When the rules are enforced, it is always years down the line, after Travellers have lived on a patch of land and regard it as their home. I have seen that happen in my constituency, and I see it daily in the village where I live. The eventual decision is rarely happy or harmonious for anyone. In events not far from my constituency, my constituents got a taste of what might be from the eviction of Travellers from a Travellers' caravan site at Meadowlands, near Chelmsford. The eviction, which occurred on the morning of 26 January, made a lengthy item on the regional television news, with footage of blazing barricades, 100 police officers with riot shields, tearful women and rocks being thrown at 40 bailiffs hired by Chelmsford borough council as the Travellers tried to keep their homes.

The Travellers had bought the ground; they moved their caravans on to it three years ago and called it Meadowlands, but their four planning applications to live there had been rejected. Chelmsford borough council has rightly said that no Travellers were hurt during the eviction, and it insists that the eviction was carried out purely on planning grounds, after the Travellers had failed to comply with two enforcement notices and an injunction ordering them to leave the unlawful site, which was zoned for agricultural use only. Four bailiffs were injured during the operation, which cost a staggering £150,000. This is not an isolated incident. We saw on our television screens pictures of similar sieges in Warwickshire this year. Both Brentwood and the Epping forest part of my constituency have about five sites awaiting a similar fate.

I do not want planning controls to be routinely decided on the basis of riot shields, with each scrap of land fought over as in some mediaeval battle, but that is the position that this House has forced on hard-pressed councils such as Chelmsford, which must take such action in order to enforce the rule of law.

I note with approval the words spoken in Westminster Hall in January 2002, when the hon. Member for Wallasey (Angela Eagle), as the Minister responding to the debate, stressed that Travellers should be accorded the same rights… as others". She went on to say: However, within the context of what I have just said—that all people's rights are equal in our society—if people behave in an antisocial or criminal way, or in some of the ways…outlined, the full force of the law can and should be brought to bear." — [Official Report, Westminster Hal1, 15 January 2002; Vol. 378, c. 67WH.] She was right, but the full force of the law can be costly and heartbreaking, and the effects of the delay inherent in its enforcement can be extremely harsh. Surely, it is better to have a remedy that discourages abuse of the system, corruption and social blackmail, and encourages openness and respect of the law.

For hon. Members who are lucky enough not to have experienced such events at first hand in their constituencies, let me briefly explain how they usually turn out. The first thing that one notices is that a previously greenfield site is fenced. When inquiries are made, assurances are given that the land has been purchased for grazing a few horses. In reality, that is a lie that is meant to be seen through—these are but the opening moves of a ritualised dance.

Village meetings are hurriedly called and the planning officers get a taste of what life will be like for the foreseeable future. Next, earth-moving equipment arrives to strip away the topsoil, which is quickly disposed of. Even the most trusting now realise that it is about more than just a few horses. Then come the tonnes of hardcore, which are quickly pounded into the earth. Next, caravans towed by top-of-the-range 4x4 vehicles move in, usually over a weekend to minimise the council's interference.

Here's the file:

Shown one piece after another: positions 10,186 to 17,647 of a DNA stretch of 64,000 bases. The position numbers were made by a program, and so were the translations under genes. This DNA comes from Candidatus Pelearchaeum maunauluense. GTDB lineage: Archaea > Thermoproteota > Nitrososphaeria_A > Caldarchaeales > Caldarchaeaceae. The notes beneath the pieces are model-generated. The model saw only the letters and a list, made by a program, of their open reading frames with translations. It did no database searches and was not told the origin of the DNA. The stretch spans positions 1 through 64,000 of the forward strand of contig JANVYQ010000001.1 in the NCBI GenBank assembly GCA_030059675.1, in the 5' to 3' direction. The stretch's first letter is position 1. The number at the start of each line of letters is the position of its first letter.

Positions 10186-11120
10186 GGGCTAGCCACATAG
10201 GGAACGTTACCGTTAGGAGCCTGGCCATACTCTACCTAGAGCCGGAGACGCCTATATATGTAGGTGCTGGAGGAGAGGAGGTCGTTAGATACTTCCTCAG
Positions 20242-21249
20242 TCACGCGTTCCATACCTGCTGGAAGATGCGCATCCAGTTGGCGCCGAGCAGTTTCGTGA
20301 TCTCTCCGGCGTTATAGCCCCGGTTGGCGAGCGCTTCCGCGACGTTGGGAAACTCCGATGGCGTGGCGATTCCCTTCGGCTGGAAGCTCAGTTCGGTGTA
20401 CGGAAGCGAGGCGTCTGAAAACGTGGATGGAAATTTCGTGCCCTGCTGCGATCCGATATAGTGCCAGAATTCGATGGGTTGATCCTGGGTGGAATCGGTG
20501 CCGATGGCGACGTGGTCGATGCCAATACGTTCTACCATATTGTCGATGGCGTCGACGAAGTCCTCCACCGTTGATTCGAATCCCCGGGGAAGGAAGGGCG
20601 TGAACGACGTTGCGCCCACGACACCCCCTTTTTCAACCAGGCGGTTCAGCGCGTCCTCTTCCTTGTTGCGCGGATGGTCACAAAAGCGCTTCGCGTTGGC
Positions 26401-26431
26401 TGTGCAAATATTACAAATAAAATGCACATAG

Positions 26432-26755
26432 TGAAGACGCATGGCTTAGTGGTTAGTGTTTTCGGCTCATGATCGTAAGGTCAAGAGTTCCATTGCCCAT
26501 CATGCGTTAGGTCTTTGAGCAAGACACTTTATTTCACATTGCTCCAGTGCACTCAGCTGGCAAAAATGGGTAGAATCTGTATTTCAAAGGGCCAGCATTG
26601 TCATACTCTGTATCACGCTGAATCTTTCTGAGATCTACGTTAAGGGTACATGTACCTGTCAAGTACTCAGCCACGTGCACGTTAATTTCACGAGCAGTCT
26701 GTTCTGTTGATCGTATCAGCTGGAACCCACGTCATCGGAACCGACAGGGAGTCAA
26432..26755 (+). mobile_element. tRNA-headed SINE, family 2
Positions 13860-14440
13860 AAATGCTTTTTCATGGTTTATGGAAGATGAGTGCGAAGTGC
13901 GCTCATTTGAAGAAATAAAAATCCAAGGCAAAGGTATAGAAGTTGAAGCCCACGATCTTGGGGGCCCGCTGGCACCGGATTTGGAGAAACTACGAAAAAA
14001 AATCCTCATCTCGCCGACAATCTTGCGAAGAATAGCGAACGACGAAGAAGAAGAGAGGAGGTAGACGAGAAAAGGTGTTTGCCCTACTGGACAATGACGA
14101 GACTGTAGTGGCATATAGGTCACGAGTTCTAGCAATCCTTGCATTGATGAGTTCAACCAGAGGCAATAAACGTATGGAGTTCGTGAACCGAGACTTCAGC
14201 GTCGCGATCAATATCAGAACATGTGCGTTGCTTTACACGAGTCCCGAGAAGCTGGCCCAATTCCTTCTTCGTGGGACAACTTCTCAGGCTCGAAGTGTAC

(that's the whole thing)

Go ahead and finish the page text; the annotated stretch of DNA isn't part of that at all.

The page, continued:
Let us remember that a lot of money changes hands: the conveyance and purchase of the land cost thousands of pounds. The plot is sub-divided and re-conveyed and there is a rapid churning of ownership, which makes the accurate serving of documents difficult.

Agents make a nice living acting as middlemen in identifying and negotiating the purchase of the land. The new owners of the land purchase it in the full knowledge that it is without planning permission. However, after a period of years has passed it is uncertain whether that fact is passed on to subsequent purchasers, so some injustice, not to say fraud, may be perpetrated.

The arrival of the caravans is just the start of the difficulties. Nervous planning enforcement officers are sent to serve notices and to erect official notices on the site, which, if the officer is particularly forceful, will remain intact throughout the duration of his visit. Mains drainage and electricity are connected in dangerous and unauthorised ways. Negotiations are started to regulate those services, much to the annoyance of local residents. If one is lucky, the matter can be resolved within a couple of years, but it can sometimes drag on for up to seven years.

We should not make the mistake of assuming that such people accord with the stereotype. By and large, they are not penniless, oppressed people who depend on benefits—on the contrary, they are an industrious community with an outward display of wealth, including modern caravans, expensive all-terrain vehicles and smart, well-maintained commercial vehicles. The sites bristle with activity and with TV satellite dishes.

None of those problems would occur without an original vendor. Sometimes, people feel that the provision of Travellers' sites is inadequate and sell off their own land to increase the supply, but that is rare. Most vendors have one driving principle, apart from the money—payback. The land usually has a history of repeated planning refusals, and is often isolated from other land holdings and difficult to develop. It is an act of cocking a snook at authority and lining the pockets at the same time.